Indonesian army sets up anti-terror desks around country

Updated On: Nov 08, 2005

Jakarta - First, its vast community-based intelligence network has been reactivated to serve as the Indonesian military's "eyes and ears". Now, the military's role in the war against terror looks set to deepen with the setting up of anti-terror desks to serve as an early warning system against extremists.

     The desks, which will operate in each of the 12 regional commands throughout Indonesia, will help to speed up and coordinate information-gathering and intelligence-sharing between the police and the army. 
     "The army has the widest and strongest network of human resources, especially in the area of human intelligence," said Indonesian army spokesman Hotmangaradja Pandjaitan. 
     The 12 desks will analyse intelligence data gathered by their wide-ranging network and share information with the police.  Each terror desk is headed by the command's head of staff affairs, with its inspector-general as deputy. It will be manned by at least 10 officers, including its intelligence commanders and territorial assistants.
     Combat units, including the army's bomb squads and crack units, may also be deployed in emergencies such as a hostage situation or bomb threat before the police arrival. The army could also detain terror suspects to secure them before they are handed over to the police, Gen Hotmangaradja said.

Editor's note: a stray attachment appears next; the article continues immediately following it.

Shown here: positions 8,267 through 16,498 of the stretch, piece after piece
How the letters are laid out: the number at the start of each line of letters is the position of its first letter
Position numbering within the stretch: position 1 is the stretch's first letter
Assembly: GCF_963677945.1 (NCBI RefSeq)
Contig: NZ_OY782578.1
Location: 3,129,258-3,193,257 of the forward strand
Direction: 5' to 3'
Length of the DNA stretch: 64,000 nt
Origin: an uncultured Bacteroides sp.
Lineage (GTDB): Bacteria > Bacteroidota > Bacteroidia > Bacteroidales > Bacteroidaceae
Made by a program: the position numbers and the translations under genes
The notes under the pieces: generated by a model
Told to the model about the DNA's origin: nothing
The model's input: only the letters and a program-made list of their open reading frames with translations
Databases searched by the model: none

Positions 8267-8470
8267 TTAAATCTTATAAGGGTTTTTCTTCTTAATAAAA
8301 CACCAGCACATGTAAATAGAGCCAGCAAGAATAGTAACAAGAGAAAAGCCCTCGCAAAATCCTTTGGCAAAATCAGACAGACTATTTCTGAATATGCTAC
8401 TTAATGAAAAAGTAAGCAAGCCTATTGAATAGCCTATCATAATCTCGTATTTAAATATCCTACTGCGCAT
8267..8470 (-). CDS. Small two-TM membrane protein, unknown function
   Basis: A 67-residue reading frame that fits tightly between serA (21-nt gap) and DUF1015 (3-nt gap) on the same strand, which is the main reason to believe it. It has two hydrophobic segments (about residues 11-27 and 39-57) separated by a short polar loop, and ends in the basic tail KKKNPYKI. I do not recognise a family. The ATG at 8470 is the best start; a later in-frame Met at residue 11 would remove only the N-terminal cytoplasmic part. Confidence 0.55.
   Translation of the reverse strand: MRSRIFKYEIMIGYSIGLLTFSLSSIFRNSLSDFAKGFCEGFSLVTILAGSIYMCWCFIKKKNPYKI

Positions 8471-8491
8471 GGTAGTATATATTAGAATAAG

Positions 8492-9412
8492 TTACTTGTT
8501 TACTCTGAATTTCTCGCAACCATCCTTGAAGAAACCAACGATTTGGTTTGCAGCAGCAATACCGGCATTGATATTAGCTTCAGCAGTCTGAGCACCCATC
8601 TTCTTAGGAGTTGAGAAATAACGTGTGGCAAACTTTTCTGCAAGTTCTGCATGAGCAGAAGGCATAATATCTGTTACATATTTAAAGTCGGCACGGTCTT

"It is not our main mission to deal directly with terrorist-related situations, but as we do have the capability, we will act when we are needed. Our main mission is to detect and limit the movement of terrorist groups," he added.
     The changes were a direct follow-up to President Susilo Bambang Yudhoyono's order last month for the military (TNI) to take an active part in the war against terror. The presidential order is also a tacit admission that the police - which has been in charge of domestic security since the fall of the Suharto regime in 1998 - is not up to the task. 
      Analysts said the police, with its crime-solving approach, was not built to anticipate terror threats. The National Intelligence Body, which has lost much of its clout since 1998, has also been less than effective in cracking down on terrorist cells.
     While the move to enhance the military's role in the war against terror makes practical sense, it has attracted criticisms from human rights' groups, which fear it would once again lead to excessive human rights abuses by the military.

* Indonesian army moves in to help tackle terrorists (The Straits Times, Nov 7)